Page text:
11. Precisely photons travel to the speed of light because have not mass (m=0). As you said above Einstein showed that a massive particle with nonzero mass cannot travel at the speed of light because its mass would become infinite (which means that you need an infinite energy to accelerate one electron up to c, and this is impossible).
  12. The concept of matter given by ajb and myself is the usual in the modern Standard Model. Therefore the context is relativistic. Einstein quote is in the context of classical EMTs and their role in the Hilbert & Einstein equations, which only describe matter superficially, as a continuum.
  13. [math] \sum_{ij} \eta_{ij}T^{i0}T^{j0} = \sum_{ij} \delta_{ij}T^{i0}T^{j0} = \sum_{i} \delta_{ii}(T^{i0})^2 [/math] The expression is well-defined and unambiguous. [math] \delta_{ii}[/math] has only one index, because the second i is the same than the first i. You seem to believe that there are two i, but there is only one. Moreover, if you use [math] \delta_{ii} = 1 [/math] and sum you will get that the right hand side is equivalent to the left hand side. [math] \sum_{ij} \eta_{ij}T^{i0}T^{j0}[/math] can mean both the sum over i and j or the ij element. You know what it means from context. The same happens with [math](T^{i0})^2[/math]. It can mean both the sum over i or the i element. From context, it is evident that [math](T^{i0})^2[/math] did mean the sum over 1...3, because otherwise what i you choose? The 1? The 2? The 3? Your expression only agrees with mine when using the trace -2 convention. Mine works for both conventions. Both are subjective terms. But as said before if you do not like my notation use your favourite one! I prefer the mine which in c=1 units and convention summation (i.e. sum over index i) is [math]\rho \equiv \sqrt{(T^{00})^2 - (T^{i0})^2} = \sqrt{(T^{00})^2 - \sum_{ij} \delta_{ij}T^{i0}T^{j0}}[/math] This also gives the energy in the general case when the electric field is not zero and coincides with the fundamental definition used in particle physics when the above is applied to matter in a quantum context.
  14. You seem do not understand what [math] \delta_{ii}[/math] is. Start with [math] \sum_{ij} \eta_{ij}T^{i0}T^{j0} = \sum_{ij} \delta_{ij}T^{i0}T^{j0} = \sum_{i} \delta_{ii}(T^{i0})^2 [/math] Now, using [math] \delta_{ii} = 1 [/math] [math] \sum_{i} \delta_{ii}(T^{i0})^2 = \sum_i 1 (T^{i0})^2 = \sum_i (T^{i0})^2 [/math] If you prefer to work with the summation convention the starting point is [math] \eta_{ij}T^{i0}T^{j0} = \delta_{ij}T^{i0}T^{j0} = \delta_{ii}(T^{i0})^2 [/math] Using again [math] \delta_{ii} = 1 [/math] you obtain what I wrote [math] \delta_{ii}(T^{i0})^2 = 1 (T^{i0})^2 = (T^{i0})^2 [/math] But if you do not like my notation you can use your favourite notation, including your original [math] \sum_{ij} \eta_{ij}T^{i0}T^{j0} [/math] Although, the mine is less ambiguous. The yours only gives the correct value when using the trace -2 convention. Whereas my notation is valid with independence of the trace convention. My notation is also simpler and you would understand that the summation convention was invented to write less stuff and simplify the notation.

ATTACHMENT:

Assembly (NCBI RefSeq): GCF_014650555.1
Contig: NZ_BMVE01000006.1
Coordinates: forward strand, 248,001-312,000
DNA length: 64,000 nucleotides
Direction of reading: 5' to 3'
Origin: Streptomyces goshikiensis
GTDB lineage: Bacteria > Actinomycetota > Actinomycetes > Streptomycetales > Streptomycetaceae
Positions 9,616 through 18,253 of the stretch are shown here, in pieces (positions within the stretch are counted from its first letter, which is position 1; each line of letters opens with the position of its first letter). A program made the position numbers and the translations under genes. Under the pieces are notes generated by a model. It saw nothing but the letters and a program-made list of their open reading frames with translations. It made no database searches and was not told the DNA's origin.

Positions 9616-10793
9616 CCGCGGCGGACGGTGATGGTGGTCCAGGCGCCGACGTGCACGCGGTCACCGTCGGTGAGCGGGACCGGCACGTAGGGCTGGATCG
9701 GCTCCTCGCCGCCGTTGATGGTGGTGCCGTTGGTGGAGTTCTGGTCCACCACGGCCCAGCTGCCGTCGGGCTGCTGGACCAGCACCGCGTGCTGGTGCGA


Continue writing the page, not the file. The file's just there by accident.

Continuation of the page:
15. MOND goes wrong only when it is not understood or when it misapplied beyond its scope. MOND was born from phenomenological (as most of laws of physics) but MOND is now derived from first principles. Several theories derived MOND. Moreover, MOND does not really use any new constant to fit observations (Milgrom's constant is related to c and Hubble H).
  16. [math] \sum_{ij} \eta_{ij}T^{i0}T^{j0} = \sum_{ij} \delta_{ij}T^{i0}T^{j0} = \sum_{i} \delta_{ii}(T^{i0})^2 = \sum_i (T^{i0})^2 [/math] Using summation convention, this can be rewritten in a simpler form [math]\eta_{ij}T^{i0}T^{j0} = \delta_{ij}T^{i0}T^{j0} = \delta_{ii}(T^{i0})^2 = (T^{i0})^2[/math]
  17. It depends of the definition of matter you are using. Many people distinguish between matter and radiation, with photons belonging to the latter (i.e. they consider that photons are not matter). See e.g. http://www.pd.astro.it/E-MOSTRA/NEW/A4000MAT.HTM Personally I consider that electrons, quarks... are matter but photons, gravitons... are not.
  18. Python seems to a kind of fact 'standard' PL for biology applications. Try this http://osq.cs.berkeley.edu/public/EChang-SystemsBiology.ppt and this http://www.ncbi.nlm.nih.gov/pubmed/18647734 to get perspective.
  19. You would be also familiarized with the associated eigenvalues and their measurement. Yes, but the point was that time is not an operator and, thus, expression [math]\Delta{E}\Delta{t}>\hbar[/math] is not a Heisenberg uncertainty relation, but something with a different physical meaning. I quoted the relevant parts explaining why what you said about the measurement of energy and the time of measurement was false. I can cite other parts. For instance, the phrase just after that last that I cited above explains that is not the measurement time for excited states, as it seems you still believe:
  20. The second law of thermodynamics states that the average entropy of an isolated system cannot decrease over time. Brownian motion is a kind of dissipative motion in complete agreement with entropy and the second law. In fact the Brownian motion equations can be obtained from an entropic analysis.
  21. Search the concept "energy eigenfunction" in some textbook. The Heisenberg uncertainty relation is for non-commuting operators. Time is not an operator.
  22. [math]\eta_{ij}T^{i0}T^{j0} = \delta_{ij}T^{i0}T^{j0} = (T^{i0})^2[/math]
  23. Hint: I'm staying out of this thread for most of it. But consider the following regarding your expression [math]\rho_i \equiv \sqrt{(T^{00})^2 - (T^{i0})^2}[/math] Thank you by the hint, but mass density is a scalar. There is no index i on scalars.
  24. Kruskal & Szekeres coordinates